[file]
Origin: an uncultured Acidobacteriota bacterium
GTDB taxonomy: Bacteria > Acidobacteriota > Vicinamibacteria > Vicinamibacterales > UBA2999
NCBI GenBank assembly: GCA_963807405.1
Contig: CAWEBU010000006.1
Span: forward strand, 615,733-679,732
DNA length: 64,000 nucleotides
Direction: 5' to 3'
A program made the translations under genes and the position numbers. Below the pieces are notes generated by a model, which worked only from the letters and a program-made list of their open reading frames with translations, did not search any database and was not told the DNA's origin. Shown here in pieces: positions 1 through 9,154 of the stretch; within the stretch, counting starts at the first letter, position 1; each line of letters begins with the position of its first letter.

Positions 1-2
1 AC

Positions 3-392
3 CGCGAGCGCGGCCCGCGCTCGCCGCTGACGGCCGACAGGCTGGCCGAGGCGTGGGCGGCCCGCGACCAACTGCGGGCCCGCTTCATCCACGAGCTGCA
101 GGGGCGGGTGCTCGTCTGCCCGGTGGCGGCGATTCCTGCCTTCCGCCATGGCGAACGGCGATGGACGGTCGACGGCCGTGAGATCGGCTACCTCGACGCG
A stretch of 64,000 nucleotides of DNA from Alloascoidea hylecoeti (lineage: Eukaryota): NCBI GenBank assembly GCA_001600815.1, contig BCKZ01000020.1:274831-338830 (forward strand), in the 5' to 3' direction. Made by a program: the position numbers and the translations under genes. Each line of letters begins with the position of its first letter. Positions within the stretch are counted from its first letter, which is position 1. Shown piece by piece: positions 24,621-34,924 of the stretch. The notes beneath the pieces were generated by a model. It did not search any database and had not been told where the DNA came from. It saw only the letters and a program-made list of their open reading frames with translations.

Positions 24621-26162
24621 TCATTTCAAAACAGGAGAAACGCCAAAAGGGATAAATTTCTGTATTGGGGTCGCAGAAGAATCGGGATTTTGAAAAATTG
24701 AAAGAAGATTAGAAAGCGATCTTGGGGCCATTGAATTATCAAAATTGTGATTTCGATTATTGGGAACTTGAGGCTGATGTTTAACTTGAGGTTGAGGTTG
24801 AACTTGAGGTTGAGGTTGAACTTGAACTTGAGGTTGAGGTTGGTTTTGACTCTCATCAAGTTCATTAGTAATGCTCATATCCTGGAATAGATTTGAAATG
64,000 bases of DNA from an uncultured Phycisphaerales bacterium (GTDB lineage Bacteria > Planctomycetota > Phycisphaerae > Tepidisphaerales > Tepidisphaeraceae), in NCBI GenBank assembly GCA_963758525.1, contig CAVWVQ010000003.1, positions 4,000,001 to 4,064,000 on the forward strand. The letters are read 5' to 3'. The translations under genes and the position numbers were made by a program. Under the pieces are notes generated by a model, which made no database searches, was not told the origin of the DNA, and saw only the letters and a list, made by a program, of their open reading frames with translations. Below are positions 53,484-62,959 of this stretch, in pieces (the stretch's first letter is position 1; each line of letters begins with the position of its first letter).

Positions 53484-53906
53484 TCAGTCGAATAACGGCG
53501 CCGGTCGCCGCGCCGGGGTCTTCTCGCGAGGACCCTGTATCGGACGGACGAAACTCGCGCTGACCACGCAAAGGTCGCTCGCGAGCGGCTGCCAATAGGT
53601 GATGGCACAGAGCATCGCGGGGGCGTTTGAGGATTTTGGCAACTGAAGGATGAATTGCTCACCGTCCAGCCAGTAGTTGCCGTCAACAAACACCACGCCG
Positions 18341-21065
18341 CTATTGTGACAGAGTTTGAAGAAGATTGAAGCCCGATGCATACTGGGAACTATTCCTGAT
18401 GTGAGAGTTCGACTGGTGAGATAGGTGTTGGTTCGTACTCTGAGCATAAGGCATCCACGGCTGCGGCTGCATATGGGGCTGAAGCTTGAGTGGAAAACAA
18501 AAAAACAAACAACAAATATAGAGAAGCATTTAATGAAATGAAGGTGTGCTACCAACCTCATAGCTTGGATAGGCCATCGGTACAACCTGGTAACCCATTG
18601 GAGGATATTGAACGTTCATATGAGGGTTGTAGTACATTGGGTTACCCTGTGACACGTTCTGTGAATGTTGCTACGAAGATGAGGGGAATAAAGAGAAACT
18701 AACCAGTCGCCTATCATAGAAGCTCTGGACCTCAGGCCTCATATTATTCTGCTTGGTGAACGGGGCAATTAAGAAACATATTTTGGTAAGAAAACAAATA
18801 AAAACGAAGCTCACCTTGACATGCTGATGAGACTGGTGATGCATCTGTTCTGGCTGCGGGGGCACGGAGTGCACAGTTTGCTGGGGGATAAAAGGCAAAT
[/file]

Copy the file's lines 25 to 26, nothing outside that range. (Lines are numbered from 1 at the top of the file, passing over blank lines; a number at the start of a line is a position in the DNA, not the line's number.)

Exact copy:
18341 CTATTGTGACAGAGTTTGAAGAAGATTGAAGCCCGATGCATACTGGGAACTATTCCTGAT
18401 GTGAGAGTTCGACTGGTGAGATAGGTGTTGGTTCGTACTCTGAGCATAAGGCATCCACGGCTGCGGCTGCATATGGGGCTGAAGCTTGAGTGGAAAACAA